Chief among my personal and professional projects is my passion and vision regarding biomolecular knowledge. This has been a life-long journey, that has evolved from my early fascination/basic research with DNA and molecular genetics, through a deeper appreciation of the information encoded within our genomes, and a broader fascination with informatics.
I envision innovative, impactful solutions to scientific and societal issues through the application of science and technology to the betterment of human health.
I accomplish this through
the practical advancement of knowledge in functional genomics (the phenotypic and functional expression of the information contained within genomes), and
knowledge discovery, through natural language processing and machine learning approaches applied to the biomedical domain.
These efforts build on my thorough grounding in biochemistry (B.Sc.), environmental health (M.Sc.), molecular genetics (Ph.D), and post-doctoral experience in informatics and knowledge discovery.
I am especially motivated by information retrieval/extraction, the construction of knowledge stores and graphical models, and the application of that knowledge to real-world problems including: molecular biology, cellular signalling, cancer genomics, and personalized medicine.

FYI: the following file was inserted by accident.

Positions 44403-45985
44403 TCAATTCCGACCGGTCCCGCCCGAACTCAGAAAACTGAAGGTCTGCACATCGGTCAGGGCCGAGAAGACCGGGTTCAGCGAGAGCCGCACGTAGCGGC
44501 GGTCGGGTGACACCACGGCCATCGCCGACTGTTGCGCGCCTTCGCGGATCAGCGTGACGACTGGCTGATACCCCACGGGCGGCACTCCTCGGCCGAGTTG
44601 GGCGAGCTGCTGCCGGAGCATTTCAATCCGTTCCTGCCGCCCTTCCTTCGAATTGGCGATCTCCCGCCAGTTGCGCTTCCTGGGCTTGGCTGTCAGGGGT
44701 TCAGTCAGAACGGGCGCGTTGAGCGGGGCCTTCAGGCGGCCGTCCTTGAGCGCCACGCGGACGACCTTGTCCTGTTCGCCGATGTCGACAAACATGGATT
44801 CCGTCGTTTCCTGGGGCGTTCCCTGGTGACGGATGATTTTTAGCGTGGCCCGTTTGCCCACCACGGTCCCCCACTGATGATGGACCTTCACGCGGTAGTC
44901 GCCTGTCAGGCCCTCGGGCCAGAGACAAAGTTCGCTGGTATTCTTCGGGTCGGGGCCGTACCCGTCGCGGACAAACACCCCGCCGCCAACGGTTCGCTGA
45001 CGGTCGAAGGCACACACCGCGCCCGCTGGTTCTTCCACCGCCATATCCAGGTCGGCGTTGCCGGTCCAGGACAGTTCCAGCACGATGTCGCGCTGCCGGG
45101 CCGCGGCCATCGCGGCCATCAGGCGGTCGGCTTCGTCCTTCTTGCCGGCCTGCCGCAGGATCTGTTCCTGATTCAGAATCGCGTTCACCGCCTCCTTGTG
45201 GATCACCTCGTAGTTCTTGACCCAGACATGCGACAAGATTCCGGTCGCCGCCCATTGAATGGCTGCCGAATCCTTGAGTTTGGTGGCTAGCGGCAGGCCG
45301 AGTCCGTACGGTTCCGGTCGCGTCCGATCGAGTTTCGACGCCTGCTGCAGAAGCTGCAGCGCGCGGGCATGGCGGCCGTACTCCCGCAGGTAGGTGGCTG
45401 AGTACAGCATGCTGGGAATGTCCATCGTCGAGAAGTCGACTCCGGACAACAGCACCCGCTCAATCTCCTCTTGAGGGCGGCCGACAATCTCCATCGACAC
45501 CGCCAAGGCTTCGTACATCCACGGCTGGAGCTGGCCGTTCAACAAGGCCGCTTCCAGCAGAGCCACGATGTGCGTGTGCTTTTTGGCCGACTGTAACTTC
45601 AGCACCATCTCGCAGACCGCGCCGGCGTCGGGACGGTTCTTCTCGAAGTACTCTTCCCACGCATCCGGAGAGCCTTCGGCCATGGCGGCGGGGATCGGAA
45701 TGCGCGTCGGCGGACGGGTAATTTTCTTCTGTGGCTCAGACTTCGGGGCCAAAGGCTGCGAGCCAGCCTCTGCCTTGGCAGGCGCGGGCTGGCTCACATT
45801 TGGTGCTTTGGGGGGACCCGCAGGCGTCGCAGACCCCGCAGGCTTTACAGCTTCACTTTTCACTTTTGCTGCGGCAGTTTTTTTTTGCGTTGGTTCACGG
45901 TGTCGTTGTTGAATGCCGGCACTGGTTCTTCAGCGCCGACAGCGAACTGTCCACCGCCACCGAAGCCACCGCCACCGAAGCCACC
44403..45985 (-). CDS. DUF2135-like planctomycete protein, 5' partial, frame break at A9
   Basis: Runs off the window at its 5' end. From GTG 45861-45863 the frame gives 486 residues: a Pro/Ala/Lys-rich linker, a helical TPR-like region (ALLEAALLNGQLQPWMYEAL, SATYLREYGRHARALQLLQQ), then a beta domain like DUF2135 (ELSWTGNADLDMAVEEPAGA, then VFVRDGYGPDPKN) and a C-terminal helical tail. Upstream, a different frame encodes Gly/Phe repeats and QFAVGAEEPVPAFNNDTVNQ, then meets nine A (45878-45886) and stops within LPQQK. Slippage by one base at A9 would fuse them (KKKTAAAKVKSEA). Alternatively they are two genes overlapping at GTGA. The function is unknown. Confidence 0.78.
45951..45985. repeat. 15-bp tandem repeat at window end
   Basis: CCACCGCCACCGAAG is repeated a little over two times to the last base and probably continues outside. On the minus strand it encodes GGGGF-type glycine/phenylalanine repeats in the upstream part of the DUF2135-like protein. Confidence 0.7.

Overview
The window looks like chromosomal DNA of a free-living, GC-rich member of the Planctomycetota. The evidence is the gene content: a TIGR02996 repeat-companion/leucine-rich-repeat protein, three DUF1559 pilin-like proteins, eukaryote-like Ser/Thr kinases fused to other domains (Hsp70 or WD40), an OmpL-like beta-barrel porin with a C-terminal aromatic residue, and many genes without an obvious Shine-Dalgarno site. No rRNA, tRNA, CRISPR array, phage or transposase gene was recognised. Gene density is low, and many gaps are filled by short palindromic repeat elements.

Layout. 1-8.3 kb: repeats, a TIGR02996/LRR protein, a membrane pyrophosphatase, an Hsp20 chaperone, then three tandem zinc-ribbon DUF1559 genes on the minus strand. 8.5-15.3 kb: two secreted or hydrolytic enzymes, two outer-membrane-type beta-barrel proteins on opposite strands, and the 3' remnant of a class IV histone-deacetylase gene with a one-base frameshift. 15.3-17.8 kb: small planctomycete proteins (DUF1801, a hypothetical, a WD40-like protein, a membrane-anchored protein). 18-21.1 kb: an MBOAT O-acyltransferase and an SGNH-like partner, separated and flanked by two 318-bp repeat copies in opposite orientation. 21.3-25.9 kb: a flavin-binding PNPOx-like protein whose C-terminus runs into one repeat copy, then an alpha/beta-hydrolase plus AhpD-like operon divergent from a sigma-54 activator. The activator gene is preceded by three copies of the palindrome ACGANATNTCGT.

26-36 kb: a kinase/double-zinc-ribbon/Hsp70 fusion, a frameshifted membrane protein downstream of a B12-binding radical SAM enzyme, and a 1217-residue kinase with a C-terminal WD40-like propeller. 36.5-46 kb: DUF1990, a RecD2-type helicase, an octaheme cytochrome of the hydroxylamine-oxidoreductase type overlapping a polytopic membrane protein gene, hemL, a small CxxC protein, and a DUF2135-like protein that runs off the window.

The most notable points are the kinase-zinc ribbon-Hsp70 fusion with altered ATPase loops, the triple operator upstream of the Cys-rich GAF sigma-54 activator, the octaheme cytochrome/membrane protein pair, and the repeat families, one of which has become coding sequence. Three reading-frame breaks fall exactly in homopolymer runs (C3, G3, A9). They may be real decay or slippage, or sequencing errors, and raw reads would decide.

The union of my core domains (genomics; programming; natural language processing; machine learning; bioinformatics) enables a better understanding of implicit and explicit relationships and interactions, facilitating translational knowledge discovery.
I hold a Ph.D. in Biology (2000; specialization in molecular genetics), augmented with considerable programmatic and computational expertise. The summary below provides a reasonably complete overview of me and my overlapping personal and professional pursuits.
I possess a unique and well-honed wealth of knowledge and experience, spanning
- biochemistry; cell biology; metabolic pathways; cellular signaling pathways
- molecular genetics and genomics, including cancer biology
- information retrieval and extraction
and more recently programming experience including, in descending order of expertise/experience:
- Linux super-user
- command-line, bash scripting expertise
- Python; virtual environments
- NLP: natural language processing
- Apache Solr: high-performance document indexing / storage / search (backend), + user GUI (frontend): Carrot2 clustering engine; D3.js visualizations
- R (GNU S / CRAN)
- graphical knowledge stores/graphs (KG: Neo4j; Cypher query language)
- some relational databasing (PostgreSQL)
- some machine learning (computer vision; vector space models; …)
- basic, “hands-on” familiarity with:
- webdev (HTML / JS / CSS)
- Java (some basic scripting; IntelliJ IDEA …).
I am a moderate contributor to:
Regarding machine learning (ML), for a period of ~1.5+ years (2015-2017) I immersed myself in that domain (arXiv; reddit ML subreddit; Y Combinator “Hacker News”; RSS feeds). I can follow the literature, install and debug the major platforms (Theano; Caffe; Torch7; TensorFlow; etc. I have posted contributions/solutions associated with various GitHub “Issues” and some StackOverflow.com questions, and I can clone and implement basic models as well as follow the recent literature (that is progressing at a staggering pace).
During that period I implemented various personal, self-taught ML projects, including:
- an image captioning system